Date: Feb 24, 2005
Press Release Number: 16-2005
The Port Authority today continued its support for a long-term study that is identifying and developing methods to reduce the sources of selected pollutants that are entering the waters of the Port of New York and New Jersey.
The agency approved $50,000 for the New York Academy of Sciences to continue a study it began in 1998 looking at pollution in the New York and New Jersey harbor.
The study seeks to identify and prioritize sources of contamination entering the harbor and the estuary and then develop plans to rapidly and effectively reduce or eliminate the pollutants. The expected results include cleaner water and cleaner sediments with increased options for their beneficial reuse during channel-deepening projects.
Port Authority Chairman Anthony R. Coscia said, “Our port has been a national leader in undertaking beneficial environmental programs that ensure we can balance the port’s ability to be an economic engine for the region with the environmental stewardship associated with upgrading the port’s infrastructure, including deeper harbor channels. This study is further evidence of our commitment to provide deep, clean and safe waterways for the harbor.”
Port Authority Vice Chairman Charles A. Gargano said, “This study is just one component of the aggressive environmental program we have in place for the port. We earmarked $60 million to buy and preserve environmentally sensitive parcels of land in New York and New Jersey, installed more environmentally friendly cranes at port terminals and undertaken a pilot project with the New York City Department of Transportation to install nitrogen oxide-reducing technology on one Staten Island ferry. If successful, the remaining six ferries will be upgraded using similar technology. These and other initiatives will allow us to upgrade our port infrastructure to meet the demands for growth, while protecting and enhancing the environment.”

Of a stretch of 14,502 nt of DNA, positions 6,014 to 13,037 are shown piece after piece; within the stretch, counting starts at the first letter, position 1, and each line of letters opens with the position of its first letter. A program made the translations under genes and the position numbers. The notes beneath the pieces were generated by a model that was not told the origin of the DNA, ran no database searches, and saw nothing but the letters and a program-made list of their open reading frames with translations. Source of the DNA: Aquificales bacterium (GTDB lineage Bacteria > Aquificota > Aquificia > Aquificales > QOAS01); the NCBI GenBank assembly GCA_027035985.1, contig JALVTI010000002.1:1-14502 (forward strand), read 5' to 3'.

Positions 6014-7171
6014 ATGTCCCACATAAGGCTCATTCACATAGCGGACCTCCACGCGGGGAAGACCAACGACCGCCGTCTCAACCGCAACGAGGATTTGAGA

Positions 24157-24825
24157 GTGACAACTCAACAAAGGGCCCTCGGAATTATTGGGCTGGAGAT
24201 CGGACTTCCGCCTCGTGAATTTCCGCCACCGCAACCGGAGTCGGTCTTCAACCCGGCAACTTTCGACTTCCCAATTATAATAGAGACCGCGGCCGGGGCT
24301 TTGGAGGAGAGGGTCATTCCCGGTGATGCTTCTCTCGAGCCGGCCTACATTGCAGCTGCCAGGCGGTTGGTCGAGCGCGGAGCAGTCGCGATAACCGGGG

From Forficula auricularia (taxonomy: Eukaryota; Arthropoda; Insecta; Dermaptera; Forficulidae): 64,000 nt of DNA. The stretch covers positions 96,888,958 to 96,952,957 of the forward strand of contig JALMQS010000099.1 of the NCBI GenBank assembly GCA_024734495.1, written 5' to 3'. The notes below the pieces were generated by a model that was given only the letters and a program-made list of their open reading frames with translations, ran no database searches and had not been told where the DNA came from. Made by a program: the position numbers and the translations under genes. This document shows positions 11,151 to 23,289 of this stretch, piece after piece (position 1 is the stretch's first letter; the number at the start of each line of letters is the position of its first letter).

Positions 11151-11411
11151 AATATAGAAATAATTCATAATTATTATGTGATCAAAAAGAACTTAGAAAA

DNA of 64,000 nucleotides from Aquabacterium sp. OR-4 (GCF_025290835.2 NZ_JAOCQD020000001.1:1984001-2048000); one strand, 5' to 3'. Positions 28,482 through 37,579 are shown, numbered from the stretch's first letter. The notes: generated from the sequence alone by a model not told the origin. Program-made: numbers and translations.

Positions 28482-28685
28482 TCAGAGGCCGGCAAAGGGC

Port Authority Executive Director Kenneth J. Ringler Jr. said, “Our ability to maintain our port as the leading destination for international shippers requires us to provide necessary channel depths to accommodate new, larger ships. This study will help us identify ways we can improve the port’s water quality and reduce sediment contamination. These enhancements will improve the overall environmental quality of the region and enhance the dredging process by reducing dredged material placement costs.”
This year, the Port Authority will begin a $1.6 billion project to dredge the channels in the Port of New York and New Jersey to 50 feet. This project will be overseen by the Army Corps of Engineers and is scheduled for completion in 2014.
The Port Authority of New York and New Jersey operates many of the busiest and most important transportation links in the region. They include John F. Kennedy International, Newark Liberty International, LaGuardia and Teterboro airports; AirTrain JFK and AirTrain Newark; the George Washington Bridge and Bus Station; the Lincoln and Holland tunnels; the three bridges between Staten Island and New Jersey; the PATH (Port Authority Trans-Hudson) rapid-transit rail system; the Port Authority-Downtown Manhattan Heliport; Port Newark; the Elizabeth-Port Authority Marine Terminal; the New York Container Terminal on Staten Island; the Brooklyn Piers/Red Hook Container Terminal; and the Port Authority Bus Terminal in midtown Manhattan. The agency also owns the 16-acre World Trade Center site in Lower Manhattan.
The Port Authority is financially self-supporting and receives no tax revenue from either state.